How Do You Stop Pediatric Brain Tumor From Spreading & How Dangerous Is It & Is It Contagious?

Malignant tumors contain cancerous cells and can spread to other parts of the brain or the spinal cord however chemo and radiation therapy can control the spread.1,2

Certain pediatric brain tumors can cause significant long-term impairment with cognitive thinking (intellectual capacity) as well as balance problems (neurological issues).3

Most pediatric cancers develop as a result of DNA changes (chromosomal changes) that occur very early in childhood.4

How Do You Stop Pediatric Brain Tumor From Spreading?

Pediatric brain tumors are of different types, some are cancerous that spread to different parts of the body. Similarly, invasive tumors spread to surrounding areas (metastasize) and are more challenging or impractical to eliminate.

However, treatment improves symptoms and increase the survival rate for patients, but some cancer can also lead to untimely death. But constant clinical trials are performed for patients to get benefitted from standard oncologic care alongside palliative care. The spread of these cancerous cells can be controlled through appropriate treatments. Treatments can control and slow the growth of brain metastases that are growing out of control.

Treatment for a brain tumor requires a combination of surgery, radiation therapy, and chemotherapy. Studies show that metastatic brain tumors are often treatable and can be well controlled. But they don’t go away completely and require supportive therapies. This can help manage and control neurological problems.1,2

How Dangerous Is A Pediatric Brain Tumor?

The clinical theory states that brain cancers are the most solid tumors in children affecting nearly 4k people in the United States. Most pediatric brain cancers have anomalies of genes causing uncontrolled cell multiplication.

Children who have received radiation therapy to the head for other reasons have an enhanced risk of developing brain tumors. Gliomas are the most common brain tumors developing from glial cells. The most cancerous of all brain tumors are high-grade astrocytomas. The median survival for patients suffering from grade II astrocytomas vary between 5- 8 years. They cause serious neurological symptoms that can be life-threatening.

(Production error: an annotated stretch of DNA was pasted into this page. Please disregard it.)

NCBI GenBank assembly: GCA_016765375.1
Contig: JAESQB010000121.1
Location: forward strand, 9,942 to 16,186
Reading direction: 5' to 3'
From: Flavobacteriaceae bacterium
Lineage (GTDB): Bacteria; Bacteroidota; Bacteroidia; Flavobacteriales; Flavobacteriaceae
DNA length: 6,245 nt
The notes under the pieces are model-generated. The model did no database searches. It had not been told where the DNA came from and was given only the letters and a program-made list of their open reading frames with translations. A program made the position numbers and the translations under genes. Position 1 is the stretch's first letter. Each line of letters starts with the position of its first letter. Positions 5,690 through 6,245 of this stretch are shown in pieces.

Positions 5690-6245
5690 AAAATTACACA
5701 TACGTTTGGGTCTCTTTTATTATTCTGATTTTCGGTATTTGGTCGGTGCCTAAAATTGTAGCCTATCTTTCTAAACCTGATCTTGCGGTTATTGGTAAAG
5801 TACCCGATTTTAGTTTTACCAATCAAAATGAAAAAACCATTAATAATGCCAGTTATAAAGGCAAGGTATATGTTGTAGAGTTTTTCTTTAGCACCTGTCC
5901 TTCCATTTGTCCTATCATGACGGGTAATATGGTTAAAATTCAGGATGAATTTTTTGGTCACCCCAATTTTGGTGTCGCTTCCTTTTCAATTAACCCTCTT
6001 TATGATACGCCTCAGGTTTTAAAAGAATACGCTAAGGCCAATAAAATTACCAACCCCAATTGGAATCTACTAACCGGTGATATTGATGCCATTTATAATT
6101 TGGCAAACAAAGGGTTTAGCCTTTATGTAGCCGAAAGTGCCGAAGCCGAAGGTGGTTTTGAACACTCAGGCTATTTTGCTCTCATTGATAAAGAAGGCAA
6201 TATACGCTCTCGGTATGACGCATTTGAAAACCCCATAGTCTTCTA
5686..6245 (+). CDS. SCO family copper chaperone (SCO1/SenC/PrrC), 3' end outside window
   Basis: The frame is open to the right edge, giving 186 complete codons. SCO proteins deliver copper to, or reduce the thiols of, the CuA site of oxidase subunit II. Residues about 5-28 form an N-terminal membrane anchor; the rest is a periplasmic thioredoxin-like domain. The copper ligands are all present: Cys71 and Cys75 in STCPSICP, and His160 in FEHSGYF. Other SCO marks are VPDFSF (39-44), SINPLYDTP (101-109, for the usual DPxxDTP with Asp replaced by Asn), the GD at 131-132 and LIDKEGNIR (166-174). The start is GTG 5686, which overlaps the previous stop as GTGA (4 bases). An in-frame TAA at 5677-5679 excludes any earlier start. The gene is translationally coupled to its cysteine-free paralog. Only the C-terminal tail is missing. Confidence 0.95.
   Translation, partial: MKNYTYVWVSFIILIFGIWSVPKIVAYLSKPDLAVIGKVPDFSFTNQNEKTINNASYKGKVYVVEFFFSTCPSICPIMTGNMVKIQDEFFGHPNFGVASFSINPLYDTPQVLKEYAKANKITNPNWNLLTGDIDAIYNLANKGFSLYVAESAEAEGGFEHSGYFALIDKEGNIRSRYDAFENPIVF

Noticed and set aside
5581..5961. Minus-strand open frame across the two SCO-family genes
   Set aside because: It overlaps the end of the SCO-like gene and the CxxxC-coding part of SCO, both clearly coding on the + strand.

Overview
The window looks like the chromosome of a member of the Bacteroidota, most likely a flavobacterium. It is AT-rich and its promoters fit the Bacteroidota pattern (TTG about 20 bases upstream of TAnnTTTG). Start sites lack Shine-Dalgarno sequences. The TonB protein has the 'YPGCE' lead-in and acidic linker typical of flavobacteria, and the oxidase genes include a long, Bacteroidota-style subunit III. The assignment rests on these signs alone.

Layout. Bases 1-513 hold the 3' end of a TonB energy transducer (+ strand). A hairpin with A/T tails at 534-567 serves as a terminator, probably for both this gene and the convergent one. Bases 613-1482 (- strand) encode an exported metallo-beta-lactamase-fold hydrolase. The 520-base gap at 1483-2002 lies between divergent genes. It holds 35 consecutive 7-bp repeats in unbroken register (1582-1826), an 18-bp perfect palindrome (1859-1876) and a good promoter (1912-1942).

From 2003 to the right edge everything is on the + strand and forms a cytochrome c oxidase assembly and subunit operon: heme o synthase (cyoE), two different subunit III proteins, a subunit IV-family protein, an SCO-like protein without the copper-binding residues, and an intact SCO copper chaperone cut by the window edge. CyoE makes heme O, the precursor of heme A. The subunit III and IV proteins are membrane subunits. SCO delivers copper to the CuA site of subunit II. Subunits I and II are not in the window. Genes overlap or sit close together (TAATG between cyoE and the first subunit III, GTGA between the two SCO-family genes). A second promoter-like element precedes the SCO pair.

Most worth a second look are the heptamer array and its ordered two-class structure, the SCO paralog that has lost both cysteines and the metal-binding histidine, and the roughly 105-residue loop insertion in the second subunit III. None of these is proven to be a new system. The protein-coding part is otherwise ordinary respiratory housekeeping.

Primitive neuroectodermal tumors can occur anywhere in the brain of a child increasing intracranial pressure. They are a high group of malignant tumors with nonspecific symptoms such as abdominal pain and gross hematuria that can be fatal in some instances.3

Is Pediatric Cancer Contagious?

Cancers in children are often hard to recognize. In some cases, people do not experience symptoms at all and experience signs when it has already spread to other parts. Most cancers develop due to genetic factors (that run-in family) that start very early in life however they are not contagious typically spreading from one person to another.
With the advancement in medical treatment, the survival rate has increased for many children. Because of the severe consequences and complexity of treatment, most cancers are treated with utmost care. Standard therapies include chemotherapy, surgery. and/or radiotherapy.4

When brain cells grow unusually or out of control, a tumor (a mass of cells) can develop. Brain tumors when discovered early are generally treatable. Although treatments for high-grade pediatric brain cancers are progressing, tumors arising from the brain are often fatal.

Treatment approaches may be beneficial or emphasize relieving symptoms. The treatments that help these children survive their cancer can also cause health problems later on that show up until months or years after treatment. Therefore, your healthcare provider may suggest careful follow-up to find and treat any late effects as early as possible.

References:

  1. “Brain Tumors (for Parents) – Nemours KidsHealth.” Edited by Rupal Christine Gupta, KidsHealth, The Nemours Foundation, July 2016, kidshealth.org/en/parents/brn-tumors.html
  2. “Brain Tumor – Children: MedlinePlus Medical Encyclopedia. Transitions in Care for Patients with Brain Tumors: Palliative and Hospice Care” MedlinePlus, U.S. National Library of Medicine, medlineplus.gov/ency/article/000768.htm
  3. “Brain Tumors in Children.” Symptoms, Diagnosis and Treatment, www.nationwidechildrens.org/conditions/brain-tumors
  4. “Risk Factors and Causes of Childhood Cancer.” American Cancer Society, www.cancer.org/cancer/cancer-in-children/risk-factors-and-causes.html

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